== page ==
We then compared relative allelic abundance for sites with perfect and imperfect mappability in all three simulated datasets (Figure 3), excluding sites with more neighboring differentiating sites than the number of mismatches allowed when aligning to a single reference genome. For both the 36- and 50-base reads simulated from the two D. melanogaster genotypes, > 97.9% of sites with perfect mappability showed the expected equal abundance of the reference and alternative alleles under all mapping conditions (Figure 3A-H). For the 36-base reads simulated from the D. melanogaster and D. simulans genomes, 99.9% of sites with perfect mappability showed equal abundance when reads were aligned to both parental genomes (Figure 3L), but only ~94% of sites with perfect mappability showed such equal abundance when reads were aligned to a single (D. melanogaster) reference genome (Figure 3I-K).
We hypothesized that this decrease in accuracy after aligning D. melanogaster and D. simulans reads to a single reference genome might be caused by the presence of insertions or deletions (indels) between D. melanogaster and D. simulans that are located near differentiating sites (i.e., within the length of a read from the differentiating site). Such indels can prevent the alignment of D. simulans reads to the D. melanogaster genome. Consistent with this hypothesis, we found that sites with perfect mappability that had an indel nearby showed more reads assigned to D. melanogaster than D. simulans allele when reads were aligned to only the D. melanogaster genome, whereas sites with perfect mappability that lacked such an indel did not (Figure 4A-C). When reads were aligned to both parental genomes, sites with perfect mappability showed equal representation of the two alleles regardless of the presence or absence of nearby indels (Figure 4D). Indels were not a factor in our comparisons of the two D. melanogaster strains because the alternative allele was constructed by changing only single nucleotides in the reference allele.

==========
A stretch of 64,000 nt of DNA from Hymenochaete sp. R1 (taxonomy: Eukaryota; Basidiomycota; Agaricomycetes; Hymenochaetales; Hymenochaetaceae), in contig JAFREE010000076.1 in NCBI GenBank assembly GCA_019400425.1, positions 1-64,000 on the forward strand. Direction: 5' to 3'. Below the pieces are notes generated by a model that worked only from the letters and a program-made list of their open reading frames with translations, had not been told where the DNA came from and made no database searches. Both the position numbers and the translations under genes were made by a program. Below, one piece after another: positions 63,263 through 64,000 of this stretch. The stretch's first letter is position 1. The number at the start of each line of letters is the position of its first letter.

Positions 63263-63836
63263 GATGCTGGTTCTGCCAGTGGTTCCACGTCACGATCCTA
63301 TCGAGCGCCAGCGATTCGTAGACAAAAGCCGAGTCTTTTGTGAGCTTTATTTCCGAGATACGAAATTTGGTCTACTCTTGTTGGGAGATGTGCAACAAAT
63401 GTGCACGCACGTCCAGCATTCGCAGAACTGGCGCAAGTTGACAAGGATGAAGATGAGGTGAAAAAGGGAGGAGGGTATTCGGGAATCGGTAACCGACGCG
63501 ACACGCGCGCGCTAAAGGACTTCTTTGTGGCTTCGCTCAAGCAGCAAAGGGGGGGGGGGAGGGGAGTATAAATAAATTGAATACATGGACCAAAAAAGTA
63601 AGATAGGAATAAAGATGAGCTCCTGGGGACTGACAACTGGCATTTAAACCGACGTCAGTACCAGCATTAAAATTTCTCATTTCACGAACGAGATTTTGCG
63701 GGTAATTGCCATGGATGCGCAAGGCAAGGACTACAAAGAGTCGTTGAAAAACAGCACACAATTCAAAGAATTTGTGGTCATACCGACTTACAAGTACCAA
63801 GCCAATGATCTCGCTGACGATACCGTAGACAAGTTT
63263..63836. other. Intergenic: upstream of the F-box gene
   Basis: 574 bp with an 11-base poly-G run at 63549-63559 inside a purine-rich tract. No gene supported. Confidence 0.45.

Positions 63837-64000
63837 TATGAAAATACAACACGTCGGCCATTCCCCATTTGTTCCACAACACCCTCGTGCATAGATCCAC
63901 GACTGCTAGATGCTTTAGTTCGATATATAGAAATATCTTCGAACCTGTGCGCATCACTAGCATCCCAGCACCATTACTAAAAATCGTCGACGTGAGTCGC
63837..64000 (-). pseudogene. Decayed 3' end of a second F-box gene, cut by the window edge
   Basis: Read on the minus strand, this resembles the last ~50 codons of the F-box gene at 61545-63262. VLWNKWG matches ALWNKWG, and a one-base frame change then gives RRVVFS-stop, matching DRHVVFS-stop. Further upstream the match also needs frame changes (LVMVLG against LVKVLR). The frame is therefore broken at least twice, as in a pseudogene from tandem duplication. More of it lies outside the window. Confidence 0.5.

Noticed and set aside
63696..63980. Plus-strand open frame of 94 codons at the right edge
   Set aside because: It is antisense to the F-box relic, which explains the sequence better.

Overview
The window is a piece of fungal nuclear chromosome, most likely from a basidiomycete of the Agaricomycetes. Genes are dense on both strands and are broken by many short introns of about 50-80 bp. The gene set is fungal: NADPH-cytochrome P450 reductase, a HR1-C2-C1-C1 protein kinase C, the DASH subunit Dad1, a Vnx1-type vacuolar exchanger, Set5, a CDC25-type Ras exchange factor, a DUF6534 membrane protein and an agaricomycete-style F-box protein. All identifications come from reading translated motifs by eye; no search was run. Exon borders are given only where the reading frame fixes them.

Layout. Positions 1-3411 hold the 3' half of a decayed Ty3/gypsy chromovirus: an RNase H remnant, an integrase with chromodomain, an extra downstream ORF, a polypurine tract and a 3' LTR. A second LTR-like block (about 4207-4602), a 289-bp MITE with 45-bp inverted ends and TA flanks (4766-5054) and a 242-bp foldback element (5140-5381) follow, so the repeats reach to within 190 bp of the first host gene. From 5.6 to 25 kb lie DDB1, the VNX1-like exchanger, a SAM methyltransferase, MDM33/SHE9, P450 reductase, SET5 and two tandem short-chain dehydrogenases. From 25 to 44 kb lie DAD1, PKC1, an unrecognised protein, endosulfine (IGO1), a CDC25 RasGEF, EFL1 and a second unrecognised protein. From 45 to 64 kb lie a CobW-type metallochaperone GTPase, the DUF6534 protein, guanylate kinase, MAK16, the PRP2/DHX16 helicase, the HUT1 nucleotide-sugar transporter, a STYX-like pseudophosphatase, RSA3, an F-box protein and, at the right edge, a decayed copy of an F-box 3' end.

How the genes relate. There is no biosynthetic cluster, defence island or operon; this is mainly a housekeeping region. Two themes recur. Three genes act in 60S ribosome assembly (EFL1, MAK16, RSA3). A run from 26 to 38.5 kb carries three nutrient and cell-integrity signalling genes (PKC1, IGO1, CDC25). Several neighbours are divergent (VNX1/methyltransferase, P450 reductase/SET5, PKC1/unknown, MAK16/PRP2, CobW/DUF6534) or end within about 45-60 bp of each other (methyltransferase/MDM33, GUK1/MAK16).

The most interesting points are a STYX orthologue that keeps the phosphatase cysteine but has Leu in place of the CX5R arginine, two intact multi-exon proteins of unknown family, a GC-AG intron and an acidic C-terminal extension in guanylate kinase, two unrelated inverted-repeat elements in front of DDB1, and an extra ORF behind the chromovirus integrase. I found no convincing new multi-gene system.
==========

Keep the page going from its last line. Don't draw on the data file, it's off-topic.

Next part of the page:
Aligning real sequencing data to a single genome can produce reliable measures of relative ASE
Assessing the accuracy of relative ASE measurements derived from RNA-seq data is challenging because the true value of relative ASE is rarely known. Independent empirical methods for measuring relative ASE such as Pyrosequencing and qPCR can be used to validate RNA-seq data for individual genes, but they are not suitable for quantifying relative ASE on a genomic scale. Therefore, instead of using real RNA-seq data to evaluate factors affecting measures of relative ASE, we used sequence data that was collected in a comparable manner from genomic DNA extracted from F1 hybrids, in which all maternal and paternal alleles are expected to be present in equal amounts.